What about option #4 - Redirect your existing domain to the old domain? I bought an old domain that is 100% relevant to my current domain but currently has with very little content. It did have more content fours years ago. The old domain is 13 years old, pr=3, while my current is 7 months old pr=1 and a decent amount of content. The old domain I purchased was not expired though and I do not know if this makes a difference. What are the pros and cons of option #4? Am I correct to think that option #1 would result in no benefit from the old domain's age value and if so why is it not listed as a con, a MAJOR one. Its hard to believe that a 301 using option 1 would give my existing domain 13 years credit but I'll take it if it does.
Everybody going to start using old domains should also know how to get them, I'm going to post soon article about it on seomoz as there are several ways starting from online rankings and lists up to dedicated seo tools that you can run on your computer and get precise and actual data on demand for any domains lists. Anybody intersting in such tools please visit our website: http://en.exdomain.eu/
1) pending delete auctions. These are domains that were not renewed and are going through a pretty complicated drop process. You can backorder these names at the auction venues and then each attempts to "catch" the dropping domain. If one is successful you win the domain at $59 if you're the only one to backorder the name. If more than one person backordered the domain a 3 day private auction is held. Once the domain goes through the drop process, the back links have pretty much zero SEO benifit to the new domain owner.
Much obliged Michael. Extremely supportive data. I have been reached by their specialists and need to pitch it to me for $3500. It just stays there and is not a high esteemed area name. Simply my name. I needed it for quite a long time, however not willing to fork out that sort of cash. Was truly trusting I could catch it consistently when it lapses.
Today, the story is different. Domain name registrars realized that they could auction expired domain names to the highest bidder and generate additional revenue. If no one wanted the domain names in an auction, the domains would then drop and become available for anyone to register. Much of the time, however, domain names are successfully auctioned.
Here's an old post on search engine roundtable that claims google's policy is to discount previous backlink juice when a domain changes ownership. I'm not convinced whether this is actually true or something Google says to discourage excessive domain buying / 301 redirecting for SEO benefit. The comments above seem to give varying opinions on this matter. Would be great to get to the bottom of that one!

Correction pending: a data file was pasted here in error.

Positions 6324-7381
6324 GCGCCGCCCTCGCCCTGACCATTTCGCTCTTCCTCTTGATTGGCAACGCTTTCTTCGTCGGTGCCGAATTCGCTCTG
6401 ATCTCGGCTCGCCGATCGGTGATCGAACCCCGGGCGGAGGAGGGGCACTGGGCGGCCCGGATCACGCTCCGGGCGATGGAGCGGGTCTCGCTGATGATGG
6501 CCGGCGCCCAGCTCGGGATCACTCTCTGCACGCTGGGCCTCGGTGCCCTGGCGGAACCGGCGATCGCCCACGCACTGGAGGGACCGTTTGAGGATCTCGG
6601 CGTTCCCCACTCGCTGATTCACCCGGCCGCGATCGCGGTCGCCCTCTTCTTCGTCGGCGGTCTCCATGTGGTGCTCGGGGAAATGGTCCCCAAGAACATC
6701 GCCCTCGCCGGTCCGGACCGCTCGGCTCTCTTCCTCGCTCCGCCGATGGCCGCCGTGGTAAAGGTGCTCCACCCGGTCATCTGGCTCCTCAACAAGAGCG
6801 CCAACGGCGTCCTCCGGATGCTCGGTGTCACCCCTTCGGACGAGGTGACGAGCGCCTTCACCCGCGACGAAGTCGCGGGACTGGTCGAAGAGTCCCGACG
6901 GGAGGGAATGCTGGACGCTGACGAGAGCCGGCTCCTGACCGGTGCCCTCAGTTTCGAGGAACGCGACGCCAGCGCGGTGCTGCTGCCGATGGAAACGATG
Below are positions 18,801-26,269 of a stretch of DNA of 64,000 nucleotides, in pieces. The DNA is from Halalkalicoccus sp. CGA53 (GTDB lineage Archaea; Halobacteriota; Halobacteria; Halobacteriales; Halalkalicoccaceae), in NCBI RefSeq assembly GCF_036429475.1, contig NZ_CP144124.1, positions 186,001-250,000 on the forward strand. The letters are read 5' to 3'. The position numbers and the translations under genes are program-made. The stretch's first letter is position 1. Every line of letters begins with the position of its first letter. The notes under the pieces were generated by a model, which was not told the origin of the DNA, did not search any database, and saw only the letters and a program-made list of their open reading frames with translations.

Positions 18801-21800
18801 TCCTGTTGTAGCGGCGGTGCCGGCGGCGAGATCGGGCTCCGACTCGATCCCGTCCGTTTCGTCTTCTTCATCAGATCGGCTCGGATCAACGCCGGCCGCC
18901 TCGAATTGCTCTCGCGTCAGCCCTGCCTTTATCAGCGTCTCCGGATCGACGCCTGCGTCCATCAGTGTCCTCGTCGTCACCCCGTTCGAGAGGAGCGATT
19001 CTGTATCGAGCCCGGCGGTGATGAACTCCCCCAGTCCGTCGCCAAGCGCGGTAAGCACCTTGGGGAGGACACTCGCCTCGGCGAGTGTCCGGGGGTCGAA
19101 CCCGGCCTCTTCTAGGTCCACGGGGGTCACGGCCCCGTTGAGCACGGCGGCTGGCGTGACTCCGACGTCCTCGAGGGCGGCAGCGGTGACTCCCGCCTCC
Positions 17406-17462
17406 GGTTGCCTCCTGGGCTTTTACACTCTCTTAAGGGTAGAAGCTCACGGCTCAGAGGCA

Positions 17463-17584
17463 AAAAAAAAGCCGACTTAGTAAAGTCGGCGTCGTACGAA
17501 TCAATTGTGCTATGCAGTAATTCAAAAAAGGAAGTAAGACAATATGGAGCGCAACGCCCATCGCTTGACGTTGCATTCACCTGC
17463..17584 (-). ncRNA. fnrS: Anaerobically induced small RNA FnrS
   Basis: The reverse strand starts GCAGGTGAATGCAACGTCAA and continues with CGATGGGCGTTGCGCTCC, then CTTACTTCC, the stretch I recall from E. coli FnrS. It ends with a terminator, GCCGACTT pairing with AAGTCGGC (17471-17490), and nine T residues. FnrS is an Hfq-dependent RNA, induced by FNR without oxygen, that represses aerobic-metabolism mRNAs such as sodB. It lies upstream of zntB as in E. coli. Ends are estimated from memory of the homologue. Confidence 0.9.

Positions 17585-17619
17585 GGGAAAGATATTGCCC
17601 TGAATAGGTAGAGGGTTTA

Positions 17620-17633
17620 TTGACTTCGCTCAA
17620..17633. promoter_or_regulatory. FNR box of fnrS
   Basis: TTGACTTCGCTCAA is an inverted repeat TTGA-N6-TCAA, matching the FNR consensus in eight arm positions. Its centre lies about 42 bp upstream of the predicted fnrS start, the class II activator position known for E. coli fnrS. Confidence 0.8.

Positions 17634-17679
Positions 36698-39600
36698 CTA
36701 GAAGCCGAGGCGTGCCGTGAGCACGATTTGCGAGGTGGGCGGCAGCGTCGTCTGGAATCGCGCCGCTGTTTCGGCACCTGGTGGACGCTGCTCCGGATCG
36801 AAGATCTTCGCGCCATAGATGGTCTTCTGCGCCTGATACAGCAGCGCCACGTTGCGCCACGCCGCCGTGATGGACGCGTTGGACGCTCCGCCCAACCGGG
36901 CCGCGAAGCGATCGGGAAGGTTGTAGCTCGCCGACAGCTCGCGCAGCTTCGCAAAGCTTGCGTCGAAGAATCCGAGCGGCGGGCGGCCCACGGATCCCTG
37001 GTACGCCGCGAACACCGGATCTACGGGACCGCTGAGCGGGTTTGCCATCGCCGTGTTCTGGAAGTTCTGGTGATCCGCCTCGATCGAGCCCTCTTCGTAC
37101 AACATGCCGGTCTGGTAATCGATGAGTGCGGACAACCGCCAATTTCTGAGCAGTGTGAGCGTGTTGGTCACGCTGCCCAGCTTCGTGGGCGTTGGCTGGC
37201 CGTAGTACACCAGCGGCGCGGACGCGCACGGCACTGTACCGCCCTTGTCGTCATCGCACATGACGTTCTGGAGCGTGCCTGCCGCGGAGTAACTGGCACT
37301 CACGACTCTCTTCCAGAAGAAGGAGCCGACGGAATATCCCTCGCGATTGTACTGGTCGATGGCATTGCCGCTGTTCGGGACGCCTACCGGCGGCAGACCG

Hi, I purchased a .org domain in a Godaddy auction, actually the closeout auction so it had been renewable and then available as a closeout after 36 days. I purchased the closeout domain because I was thinking of using it as a catchy anagram. I instead offered it to the Trademarked company to purchase for a nice sum of money, and now they are threatening to file legal action against me for “Domain Squatting” saying that I purchased it in bad faith. etc… The way I see it, is it was available for them to renew for 26 days, and if it was not owned by them they had a window of 10 days to purchase the name before I did in the regular auction. What’s your thoughts on this?
I wish I could tell you that expired domains are some sort of magic bullet solution to all your traffic problems and headaches. Unfortunately, if I were to say that to you, I would be lying. There are drawbacks. Just like with anything else in life, there are advantages and disadvantages. The problems with expired domains is that they are often hard to find on your own. You can take wild guesses and waste a lot of time, effort and energy, and end up with nothing. Also, if you were to try to scope out drop domains by trying to find them in the most common way, which is to use a drop domain exchange, expect to pay a lot of money. Why? Because of heavy competition. Keep in mind that you’re not the only person who knows that dropped domains can bring a lot of traffic to the table. There are many other online marketers out there that realize drop domains' traffic value.
Social Media Authority comprises of the number of times your domain is mentioned on the social network. In regular SEO we would call that a backlink, but when it comes to social networks, it’s more common to call it a “social signal”. Google won’t consider that link as a backlink, but it will note that the domain was mentioned – meaning, it will receive a “social signal”.
By strategically buying expired domain names which have certain quality features, you can create a link "pump" to your target sites. From an SEO perspective, this can turbo charge your rankings on Google and other search engines. Also, you can make money directly by promoting products on high ranking search results. Additionally, you can make money by selling links on your network to people looking to get an SEO boost.
The way this list is implemented means I can't update prices, nor removed sold domains automatically and sedo doesn't provide me with the tools I need to implement it properly. Unfortunately some users keep contacting me to update their domain prices or remove their domains and I can't keep doing that manually. So I've decided to disable the list for now.